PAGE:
Elam amassed an empire that included most of Mesopotamia and western Iran. Under his command, Elam defeated the Kassites and established the short-lived Elamite Empire, conquered within about 40 years by Nebuchadnezzar I of Babylon, in 1120 BC.
Shutruk-Nakhunte was married to the daughter of a Kassite king named Meli-Schipak.
In popular culture
Shutruk-Nakhunte gained a small public exposition in Ethan Canin's short story "The Palace Thief", and its adaptation in the 2002 film The Emperor's Club, in which one of the key elements is a plaque describing the exploits of Shutruk-Nakhunte, described as a once famous egomaniacal conqueror virtually unknown today.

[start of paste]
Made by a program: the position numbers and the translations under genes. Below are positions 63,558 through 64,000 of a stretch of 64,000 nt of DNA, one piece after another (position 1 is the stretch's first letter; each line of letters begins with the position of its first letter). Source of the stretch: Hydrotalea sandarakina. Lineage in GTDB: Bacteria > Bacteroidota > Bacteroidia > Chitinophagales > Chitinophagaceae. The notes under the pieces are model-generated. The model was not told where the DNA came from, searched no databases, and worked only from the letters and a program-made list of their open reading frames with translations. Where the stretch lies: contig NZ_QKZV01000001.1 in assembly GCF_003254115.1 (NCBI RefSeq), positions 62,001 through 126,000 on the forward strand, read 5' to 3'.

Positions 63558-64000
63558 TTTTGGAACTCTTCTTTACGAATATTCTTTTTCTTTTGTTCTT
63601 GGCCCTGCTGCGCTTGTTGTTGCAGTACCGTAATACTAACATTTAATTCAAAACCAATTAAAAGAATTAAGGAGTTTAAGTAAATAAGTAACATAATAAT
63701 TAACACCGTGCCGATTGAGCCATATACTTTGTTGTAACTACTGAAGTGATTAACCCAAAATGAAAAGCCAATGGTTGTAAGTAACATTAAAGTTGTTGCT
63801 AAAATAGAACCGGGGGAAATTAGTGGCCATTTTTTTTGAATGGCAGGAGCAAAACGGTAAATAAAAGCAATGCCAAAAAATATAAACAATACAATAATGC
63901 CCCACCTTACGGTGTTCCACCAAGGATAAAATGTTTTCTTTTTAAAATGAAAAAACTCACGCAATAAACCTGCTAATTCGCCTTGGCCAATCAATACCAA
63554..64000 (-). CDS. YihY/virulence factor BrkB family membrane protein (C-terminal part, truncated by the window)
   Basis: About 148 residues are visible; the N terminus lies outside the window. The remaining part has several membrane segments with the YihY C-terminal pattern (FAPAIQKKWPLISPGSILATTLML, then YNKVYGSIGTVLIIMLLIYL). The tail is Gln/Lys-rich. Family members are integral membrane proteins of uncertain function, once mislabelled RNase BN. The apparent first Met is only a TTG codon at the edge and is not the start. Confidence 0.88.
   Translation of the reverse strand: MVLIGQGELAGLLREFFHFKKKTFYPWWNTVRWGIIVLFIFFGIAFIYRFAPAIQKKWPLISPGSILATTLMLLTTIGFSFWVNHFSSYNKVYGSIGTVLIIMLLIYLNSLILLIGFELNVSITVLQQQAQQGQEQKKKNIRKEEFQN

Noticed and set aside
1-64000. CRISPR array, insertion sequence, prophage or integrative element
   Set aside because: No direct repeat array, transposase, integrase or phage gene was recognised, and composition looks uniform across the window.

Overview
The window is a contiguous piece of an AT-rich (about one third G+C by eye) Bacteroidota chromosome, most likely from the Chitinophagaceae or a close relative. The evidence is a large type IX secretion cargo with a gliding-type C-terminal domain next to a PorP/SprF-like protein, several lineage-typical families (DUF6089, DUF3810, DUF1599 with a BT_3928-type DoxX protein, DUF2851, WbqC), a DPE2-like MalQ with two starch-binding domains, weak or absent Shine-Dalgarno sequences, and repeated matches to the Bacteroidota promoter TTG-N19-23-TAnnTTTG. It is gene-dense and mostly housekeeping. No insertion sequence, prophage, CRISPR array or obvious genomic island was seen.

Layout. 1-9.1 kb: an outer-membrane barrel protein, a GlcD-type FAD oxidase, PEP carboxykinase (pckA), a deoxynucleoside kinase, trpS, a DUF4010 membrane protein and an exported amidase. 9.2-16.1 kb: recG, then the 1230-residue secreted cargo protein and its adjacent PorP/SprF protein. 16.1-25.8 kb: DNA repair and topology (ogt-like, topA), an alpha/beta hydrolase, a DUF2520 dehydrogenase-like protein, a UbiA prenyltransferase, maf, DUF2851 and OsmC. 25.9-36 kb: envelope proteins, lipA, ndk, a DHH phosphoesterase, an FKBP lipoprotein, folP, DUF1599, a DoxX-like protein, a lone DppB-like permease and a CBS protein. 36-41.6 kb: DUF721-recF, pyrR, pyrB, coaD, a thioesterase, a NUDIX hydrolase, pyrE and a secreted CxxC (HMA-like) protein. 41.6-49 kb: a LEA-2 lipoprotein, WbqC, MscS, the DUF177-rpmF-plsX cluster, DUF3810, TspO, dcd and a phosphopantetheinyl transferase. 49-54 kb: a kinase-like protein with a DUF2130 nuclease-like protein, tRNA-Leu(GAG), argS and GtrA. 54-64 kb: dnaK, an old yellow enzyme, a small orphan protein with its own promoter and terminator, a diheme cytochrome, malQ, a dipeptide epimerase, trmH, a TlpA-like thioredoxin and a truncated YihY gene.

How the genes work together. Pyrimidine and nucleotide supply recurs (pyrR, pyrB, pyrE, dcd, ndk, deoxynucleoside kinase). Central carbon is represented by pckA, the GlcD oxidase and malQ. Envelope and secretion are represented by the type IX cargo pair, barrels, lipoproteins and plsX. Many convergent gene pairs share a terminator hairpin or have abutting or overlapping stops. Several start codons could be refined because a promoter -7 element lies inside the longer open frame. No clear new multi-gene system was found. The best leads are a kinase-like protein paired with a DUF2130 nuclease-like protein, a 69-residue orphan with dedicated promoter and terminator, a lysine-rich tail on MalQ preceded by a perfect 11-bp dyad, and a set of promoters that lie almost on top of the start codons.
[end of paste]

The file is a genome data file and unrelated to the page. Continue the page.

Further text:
The quote from the film is, "'I am Shutruk Nahunte, King of Anshand and Susa, Sovereign of the land of Elam. I destroyed Sippar, took the stele of Niran-Sin, and brought it back to Elam, where I erected it as an offering to my god, Inshushinak.' — Shutruk Nahunte, 1158 B.C."
- D.T. Potts: The Archaeology of Elam, Cambridge University Press, Cambridge 1999, 232-237
|King of Elam
|This biography of a member of a Middle Eastern royal house is a stub. You can help Wikipedia by expanding it.|